December 11, 2016
Ruby's happy-go-lucky style was a breath of fresh air after the Swift's type nazi attitude.
Trying to set up a real-life Ruby app and environment is a command line nightmare which only ends when the dependency gods have finally had enough of toying with your soul.
I heard Rails was hot shit, so naturally the first step after learning the language was to try and integrate Rails. Only, Rails is not something you integrate. Because it's not a library. Which I totally thought it was.
Instead, Rails is part a kind of wrapper around the language, part project management software, part language extension, part an abstraction over the standard library, part unicorn tears. It's all very confusing.
Rails is also a dependency.
Any self-respecting tutorial on the subject will tell you to just
gem install rails.
Sure. What the hell is
gem again? Turns out it's a command that calls
rubygems. So what is that? A bit of googling will tell you it's a dependency manager for Ruby. Apparently it comes with macOS. Huh. Good to know.
gem install rails gives the following error:
ERROR: Could not find a valid gem 'rails' (>= 0), here is why:
Unable to download data from https://rubygems.org/ - SSL_connect returned=1 errno=0 state=SSLv3 read server certificate B: certificate verify failed (https://api.rubygems.org/specs.4.8.gz)
Apparently it has something to do with outdated certificate files. Whatever. You need something called the RVM - Ruby Version Manager.
At first, needing a third party version manager of the language to fix a dependency manager was laughable so I wasted one more hour before giving RVM a try.
Curiously, it's written that "recent versions of RVM include a utility to diagnose and resolve errors caused by outdated certificates" (as of December 2013). Whatever the hell anyone was using before that to resolve this issue is beyond me.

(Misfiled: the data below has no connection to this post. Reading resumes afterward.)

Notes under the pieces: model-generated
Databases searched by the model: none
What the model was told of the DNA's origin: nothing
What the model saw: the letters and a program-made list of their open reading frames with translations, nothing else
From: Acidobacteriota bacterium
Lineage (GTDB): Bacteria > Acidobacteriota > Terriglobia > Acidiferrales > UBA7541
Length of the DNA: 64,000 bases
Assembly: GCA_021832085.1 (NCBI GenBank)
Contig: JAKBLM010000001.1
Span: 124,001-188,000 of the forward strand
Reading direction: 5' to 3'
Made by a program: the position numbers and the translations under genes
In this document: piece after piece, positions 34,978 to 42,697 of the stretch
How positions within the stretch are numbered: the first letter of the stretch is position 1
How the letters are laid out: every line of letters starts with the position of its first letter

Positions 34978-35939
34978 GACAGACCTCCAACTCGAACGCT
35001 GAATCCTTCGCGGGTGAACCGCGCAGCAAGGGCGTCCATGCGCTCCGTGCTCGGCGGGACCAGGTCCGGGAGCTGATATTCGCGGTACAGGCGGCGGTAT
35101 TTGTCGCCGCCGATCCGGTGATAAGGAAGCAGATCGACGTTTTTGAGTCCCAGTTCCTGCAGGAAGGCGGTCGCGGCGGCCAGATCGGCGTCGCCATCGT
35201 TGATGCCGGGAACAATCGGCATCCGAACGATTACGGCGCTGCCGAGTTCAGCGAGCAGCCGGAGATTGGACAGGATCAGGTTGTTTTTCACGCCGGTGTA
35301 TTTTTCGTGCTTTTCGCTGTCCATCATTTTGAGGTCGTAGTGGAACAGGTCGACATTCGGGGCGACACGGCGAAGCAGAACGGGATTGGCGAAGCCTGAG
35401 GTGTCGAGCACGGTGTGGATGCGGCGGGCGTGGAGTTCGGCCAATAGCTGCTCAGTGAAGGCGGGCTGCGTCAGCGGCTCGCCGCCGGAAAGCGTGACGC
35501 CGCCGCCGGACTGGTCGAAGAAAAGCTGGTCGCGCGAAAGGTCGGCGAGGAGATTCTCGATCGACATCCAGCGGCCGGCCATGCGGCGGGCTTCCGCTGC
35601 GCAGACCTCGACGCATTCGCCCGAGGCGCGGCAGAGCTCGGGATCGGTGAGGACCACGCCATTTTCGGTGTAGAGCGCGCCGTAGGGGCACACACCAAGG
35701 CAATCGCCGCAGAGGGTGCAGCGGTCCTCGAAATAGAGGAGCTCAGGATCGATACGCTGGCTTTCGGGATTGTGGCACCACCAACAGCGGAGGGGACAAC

Now, here are the steps to installing RVM:
$ gpg --keyserver hkp://keys.gnupg.net --recv-keys 409B6B1796C275462A1703113804BB82D39DC0E3
$ \curl -sSL https://get.rvm.io | bash -s stable --ruby
While we are at it, let's update Ruby, with a piped command after curling RVM.
gpg --keyserver ... fails because my system has no knowledge of whatever a
Obviously we need to download it. We do that with the following command:
$ brew install gnupg gnupg2
There are a few things to note here:
brewcommand refers to Homebrew which is a dependency manager for macOS. At this point we are using a dependency manager to get a dependency (gnupg gnupg2) of a version manager to fix another dependency manager.
brew install gnupg gnupg2fails with the following error:
/Library/Ruby/Site/2.0.0/rubygems/core_ext/kernel_require.rb:54:in `require': cannot load such file -- mach (LoadError)
Obviously, Homebrew is broken. The El Cap update broke it when they decided that
usr/local/bin is the one true place to put your shit and anything else is extra heretical.
So to fix Homebrew, we need to:
$ sudo chown -R $(whoami):admin /usr/local
It's important to note here, that I have no idea what I'm doing anymore.
Also, now you can install RVM to fix rubygems to install Rails.
It seems you cannot spell Ruby without Rails but then I'd rather have bad spelling than generate a bloated mess for a "Hello World" app. Or any other app for that matter.
But I guess it's ok, since Rails is "opinionated". It's apparently also ok for a dependency to have a fuckmillion dependencies of its own.
It doesn't generate an operating system worth of garbage, has much fewer dependencies and is a joy to use. Yay!
We need to install Sinatra though...
Luckily most of the stuff we need to deal with has been dealt with, so
gem install sinatra is done with relative ease... in 688 seconds.
$ Done installing documentation for rack, rack-protection, tilt, sinatra after 688 seconds
All that's left is to
require 'sinatra' in our ruby file and we are good to go.
require': cannot load such file -- sinatra (LoadError)
After some frantic googling, it turns out RVM stores gems by Ruby version and also, when we update ruby (as I did as part of the RVM installation), it doesn't actually update Ruby, it just install the new version so you have multiple rubies on your system. The new one does not take precedence. The way to do that is to remove the old Ruby.
rvm remove 2.2
This did the trick, but now that 2.3 became the default, sinatra needs installing again.
gem install sinatra